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Econhead
11-19-2014, 10:35 PM
Grade inflation is thrown around a lot. I am curious-What exactly is everyone referring to when they say that it is a "problem."

From my experiences, there are several ways that this could come up:

1. Professor thinks that you are in "the big leagues," and essentially breaks the grades into a distribution of A and B (with some distribution of plus's and minus's).
2. Professor is extremely difficult grader (i.e. high is ~50-60, avg. ~20-30), and as a result a huge 'curve' is attached.
3. Professor has low expectations, and as such grades are abnormally high.
4. Professor grades in such a way that they want approximately X% to be A/B, resulting in disproportionately many in these categories (and few below).
5. Professor has an expectation in mind of where she wants students to be. If they meet that, they are in the A/B range (and almost all students meet that); regardless, she does not try to make it difficult enough that students actually fall into some type of A/B/C/D category, but leaves it as A/B.

I attended an unknown state school for my undergrad with no graduate econ program. I've experienced all of these. I view all of them except #2 (and to some degree #5, based on circumstances) as being a problem, yet #2 is the one that I have encountered most frequently (almost exclusively in math courses). In fact, I think that I have only encountered the others only perhaps once or twice each. To me, the problem with 1, 3, 4, and 5 is that the professors don't use the entire grading scale - they are 'against' giving lower grades, regardless of why.

What has everyone else encountered? Am I in the minority to have primarily experienced #2 (which seems less of a problem)? Is this what everyone refers to as "grade inflation"?

Blanket
11-20-2014, 12:26 AM
4 is a big problem. I transferred from a directional state University without a Ph.D program and experienced none of these, the material was (relatively) easy. I transferred to an elite University and am experiencing, and frustrated by, #4. I work my tail off to get 20 points above the mean on our first midterm, a mean of 62, and a ton of those around the mean are going to get, or have a shot at, an A. Pretty frustrating stuff in the sense that an admission committee sees identical work for every A in the class.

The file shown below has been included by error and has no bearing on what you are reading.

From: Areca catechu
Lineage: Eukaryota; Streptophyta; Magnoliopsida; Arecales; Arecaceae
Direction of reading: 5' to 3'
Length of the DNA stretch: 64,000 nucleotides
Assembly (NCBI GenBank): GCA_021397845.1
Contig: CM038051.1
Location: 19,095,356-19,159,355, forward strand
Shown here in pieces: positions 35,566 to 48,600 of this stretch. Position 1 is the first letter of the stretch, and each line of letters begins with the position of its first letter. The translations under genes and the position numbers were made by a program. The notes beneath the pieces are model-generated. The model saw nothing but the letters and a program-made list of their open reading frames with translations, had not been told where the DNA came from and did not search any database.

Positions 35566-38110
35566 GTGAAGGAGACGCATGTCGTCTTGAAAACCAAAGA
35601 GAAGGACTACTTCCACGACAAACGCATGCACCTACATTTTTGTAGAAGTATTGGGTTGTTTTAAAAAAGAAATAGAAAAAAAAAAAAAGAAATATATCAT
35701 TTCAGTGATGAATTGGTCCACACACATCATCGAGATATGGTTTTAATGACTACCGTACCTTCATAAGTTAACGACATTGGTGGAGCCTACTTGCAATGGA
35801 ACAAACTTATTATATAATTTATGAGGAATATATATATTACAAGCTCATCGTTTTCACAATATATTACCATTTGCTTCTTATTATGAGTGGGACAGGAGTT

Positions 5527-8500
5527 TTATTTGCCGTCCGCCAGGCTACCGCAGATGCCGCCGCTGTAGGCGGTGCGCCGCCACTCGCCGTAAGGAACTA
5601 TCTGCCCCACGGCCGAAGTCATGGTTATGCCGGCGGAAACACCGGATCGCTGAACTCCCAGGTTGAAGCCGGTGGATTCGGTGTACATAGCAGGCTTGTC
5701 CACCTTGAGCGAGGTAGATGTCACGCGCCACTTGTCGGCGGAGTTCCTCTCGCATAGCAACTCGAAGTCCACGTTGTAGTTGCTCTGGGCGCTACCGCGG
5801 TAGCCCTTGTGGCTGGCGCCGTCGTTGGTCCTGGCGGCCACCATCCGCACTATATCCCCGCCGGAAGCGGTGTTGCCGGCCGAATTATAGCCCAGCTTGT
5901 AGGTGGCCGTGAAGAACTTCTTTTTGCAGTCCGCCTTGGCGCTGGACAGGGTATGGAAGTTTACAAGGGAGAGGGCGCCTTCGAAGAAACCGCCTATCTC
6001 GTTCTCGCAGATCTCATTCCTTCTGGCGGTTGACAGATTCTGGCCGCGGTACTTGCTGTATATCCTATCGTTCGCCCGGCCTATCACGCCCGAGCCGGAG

Econhead
11-20-2014, 03:55 AM
4 is a big problem. I transferred from a directional state University without a Ph.D program and experienced none of these, the material was (relatively) easy. I transferred to an elite University and am experiencing, and frustrated by, #4. I work my tail off to get 20 points above the mean on our first midterm, a mean of 62, and a ton of those around the mean are going to get, or have a shot at, an A. Pretty frustrating stuff in the sense that an admission committee sees identical work for every A in the class.

I'd say that you have just identified one of the key reasons for why letters of recommendation are often given so much weight.

Blanket
11-20-2014, 03:25 PM
I'd say that you have just identified one of the key reasons for why letters of recommendation are often given so much weight.

Now if only my Professor spoke English and the class had less than 80 students...

Econhead
11-20-2014, 03:32 PM
Now if only my Professor spoke English and the class had less than 80 students...

I didn't necessarily mean for any single course, but rather speaking to a candidate's skills holistically. That said, if you're not top in the course or one of the top students in the course, I can't imagine it'd be that great of a letter without having spent significant amounts of time speaking to your professor on the side.